From boom to gloom, landowners feel the pinch as shale cash stops flowing
Published 25/05/2015 | 02:30
At the height of the US energy boom, Texas landowner John Baen received about $100,000 a month in royalty payments from companies producing oil and natural gas on his property.
Now the cheques are much smaller, and when he opens his mailbox each day, he's afraid he'll find yet another bankruptcy notice.
So far, four of the producers sending him cheques have caved in to rising debts as oil prices slumped, seeking court protection from their creditors.
"I feel like crying because I know I'm going to get another 10 notices," said Baen (67), who owns 10,000 acres of land and mineral rights on other property.
A rebound in oil prices that bottomed near $44 a barrel in March has provided some relief to stronger companies that have been able to compensate with cost cuts and more efficient operations.
For many smaller, cash-strapped producers, current prices of almost $60 still aren't enough to make ends meet compared to the $100-plus prices seen during the boom days. West Texas Intermediate crude, the US benchmark grade, gained 74 cents to $59.72 a barrel in electronic trading on the New York Mercantile Exchange last week.
There have been at least a dozen bankruptcy filings in recent months, and more than a dozen have defaulted on bond payments or warned investors of challenging times ahead, according to data compiled by Bloomberg.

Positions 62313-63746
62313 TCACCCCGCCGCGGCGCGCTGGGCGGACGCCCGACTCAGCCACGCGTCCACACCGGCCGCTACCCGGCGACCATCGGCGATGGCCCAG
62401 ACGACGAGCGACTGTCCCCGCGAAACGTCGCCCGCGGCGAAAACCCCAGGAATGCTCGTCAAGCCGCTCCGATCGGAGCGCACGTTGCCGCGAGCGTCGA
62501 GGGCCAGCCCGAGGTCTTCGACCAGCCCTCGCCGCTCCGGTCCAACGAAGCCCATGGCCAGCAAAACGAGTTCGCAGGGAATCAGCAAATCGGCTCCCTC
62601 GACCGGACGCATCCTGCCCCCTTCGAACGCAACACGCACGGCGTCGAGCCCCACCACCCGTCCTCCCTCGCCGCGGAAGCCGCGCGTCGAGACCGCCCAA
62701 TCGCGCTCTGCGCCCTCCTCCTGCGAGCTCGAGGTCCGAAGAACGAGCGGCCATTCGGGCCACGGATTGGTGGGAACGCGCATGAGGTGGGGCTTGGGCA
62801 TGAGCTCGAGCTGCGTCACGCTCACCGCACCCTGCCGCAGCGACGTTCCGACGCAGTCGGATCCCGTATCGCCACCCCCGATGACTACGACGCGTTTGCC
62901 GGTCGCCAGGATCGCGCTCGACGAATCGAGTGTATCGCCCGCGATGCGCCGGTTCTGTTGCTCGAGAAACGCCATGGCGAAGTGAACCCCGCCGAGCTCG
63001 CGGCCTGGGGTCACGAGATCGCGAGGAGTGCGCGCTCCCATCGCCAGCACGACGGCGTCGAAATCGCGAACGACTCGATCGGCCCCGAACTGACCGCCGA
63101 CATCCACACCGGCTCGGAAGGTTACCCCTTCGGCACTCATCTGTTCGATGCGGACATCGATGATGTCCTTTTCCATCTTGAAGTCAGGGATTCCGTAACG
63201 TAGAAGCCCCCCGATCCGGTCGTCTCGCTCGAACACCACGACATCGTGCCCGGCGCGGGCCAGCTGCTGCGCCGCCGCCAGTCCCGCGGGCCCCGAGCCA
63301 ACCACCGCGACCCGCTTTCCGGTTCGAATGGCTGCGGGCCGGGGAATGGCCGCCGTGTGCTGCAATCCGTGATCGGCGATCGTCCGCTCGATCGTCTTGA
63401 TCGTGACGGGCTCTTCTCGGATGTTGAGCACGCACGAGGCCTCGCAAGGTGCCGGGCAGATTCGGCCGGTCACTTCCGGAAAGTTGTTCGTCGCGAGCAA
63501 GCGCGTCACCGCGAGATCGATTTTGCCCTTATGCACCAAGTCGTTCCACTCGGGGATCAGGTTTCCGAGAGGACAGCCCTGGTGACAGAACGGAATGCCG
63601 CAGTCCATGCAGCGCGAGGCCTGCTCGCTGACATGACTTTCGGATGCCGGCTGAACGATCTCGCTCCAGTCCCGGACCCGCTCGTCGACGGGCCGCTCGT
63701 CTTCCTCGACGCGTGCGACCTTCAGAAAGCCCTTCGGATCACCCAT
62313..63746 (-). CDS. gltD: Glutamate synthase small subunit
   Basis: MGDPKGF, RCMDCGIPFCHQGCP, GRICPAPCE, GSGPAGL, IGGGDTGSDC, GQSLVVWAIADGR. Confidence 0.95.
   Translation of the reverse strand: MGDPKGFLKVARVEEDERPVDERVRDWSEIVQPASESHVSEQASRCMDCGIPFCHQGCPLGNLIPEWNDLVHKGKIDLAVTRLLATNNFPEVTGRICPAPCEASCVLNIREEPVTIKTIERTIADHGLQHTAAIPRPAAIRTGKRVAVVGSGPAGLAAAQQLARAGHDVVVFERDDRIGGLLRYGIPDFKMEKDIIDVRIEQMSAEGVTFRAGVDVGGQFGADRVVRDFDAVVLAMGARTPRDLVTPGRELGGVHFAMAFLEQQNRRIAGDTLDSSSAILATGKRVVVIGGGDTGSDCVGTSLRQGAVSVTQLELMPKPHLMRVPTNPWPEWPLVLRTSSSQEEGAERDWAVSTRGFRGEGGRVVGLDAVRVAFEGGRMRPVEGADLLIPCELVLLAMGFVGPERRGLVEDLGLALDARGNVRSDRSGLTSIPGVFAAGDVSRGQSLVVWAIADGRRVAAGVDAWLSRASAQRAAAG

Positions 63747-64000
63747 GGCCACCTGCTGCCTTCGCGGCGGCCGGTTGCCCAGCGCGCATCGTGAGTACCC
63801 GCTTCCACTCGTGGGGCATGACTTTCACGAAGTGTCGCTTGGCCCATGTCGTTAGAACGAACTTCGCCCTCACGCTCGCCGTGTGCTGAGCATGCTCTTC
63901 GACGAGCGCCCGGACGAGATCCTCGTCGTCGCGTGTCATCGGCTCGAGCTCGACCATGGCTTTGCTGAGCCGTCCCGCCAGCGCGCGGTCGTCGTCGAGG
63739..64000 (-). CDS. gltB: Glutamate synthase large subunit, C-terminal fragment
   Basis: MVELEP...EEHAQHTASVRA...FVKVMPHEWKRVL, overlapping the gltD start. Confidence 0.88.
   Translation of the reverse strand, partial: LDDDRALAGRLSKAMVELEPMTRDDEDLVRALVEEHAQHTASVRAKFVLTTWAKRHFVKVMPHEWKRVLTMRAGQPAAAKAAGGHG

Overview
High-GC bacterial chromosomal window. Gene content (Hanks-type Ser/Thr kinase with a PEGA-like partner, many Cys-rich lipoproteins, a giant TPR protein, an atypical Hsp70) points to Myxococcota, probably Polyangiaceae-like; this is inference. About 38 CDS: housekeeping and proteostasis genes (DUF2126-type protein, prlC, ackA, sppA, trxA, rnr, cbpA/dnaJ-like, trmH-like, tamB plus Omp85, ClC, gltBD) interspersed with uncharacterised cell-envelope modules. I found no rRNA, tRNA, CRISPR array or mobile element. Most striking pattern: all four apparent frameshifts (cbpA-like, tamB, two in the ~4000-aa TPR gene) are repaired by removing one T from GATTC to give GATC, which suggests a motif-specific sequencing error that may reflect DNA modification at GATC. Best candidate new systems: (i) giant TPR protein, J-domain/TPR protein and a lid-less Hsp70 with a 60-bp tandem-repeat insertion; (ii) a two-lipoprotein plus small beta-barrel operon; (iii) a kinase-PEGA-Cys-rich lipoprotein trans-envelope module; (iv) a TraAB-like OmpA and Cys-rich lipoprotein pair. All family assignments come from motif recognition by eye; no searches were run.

That's sending shock waves through the world of private land and mineral rights owners - sometimes called "shale- ionaires" - who were enriched by the explosion in US shale drilling. Those resource owners basically rent out their oil and gas rights to producers in return for a share of the revenues. When the industry does well, the mineral rights owners do well. When business tanks, they share the pain with producers.
Royalty payouts from bankrupt operations have shrunk to a fraction of the rates paid before the crash, sometimes more than can be explained by the drop in oil price.
In the worst cases, landowners can be left with no one to take responsibility for abandoned waste, spills and other hazards, say industry experts who have past experience with oil busts. "If you're a landowner and you're not happy with an operator, you don't want them to go bankrupt," said Jenna Keller, a Colorado oil and gas attorney, by telephone. "Because then you're stuck with a mess."
Many more companies, which make monthly royalty payments to tens of thousands of people, may go bankrupt in the next year, said John Castellano, a managing director at AlixPartners LLC, who focuses on company restructuring.
"We're seeing highly-levered companies, with high break- even cost requirements, with little ability to generate cash and little access to liquidity," Mr Castellano said. "I don't believe we are near the end of this." (Bloomberg)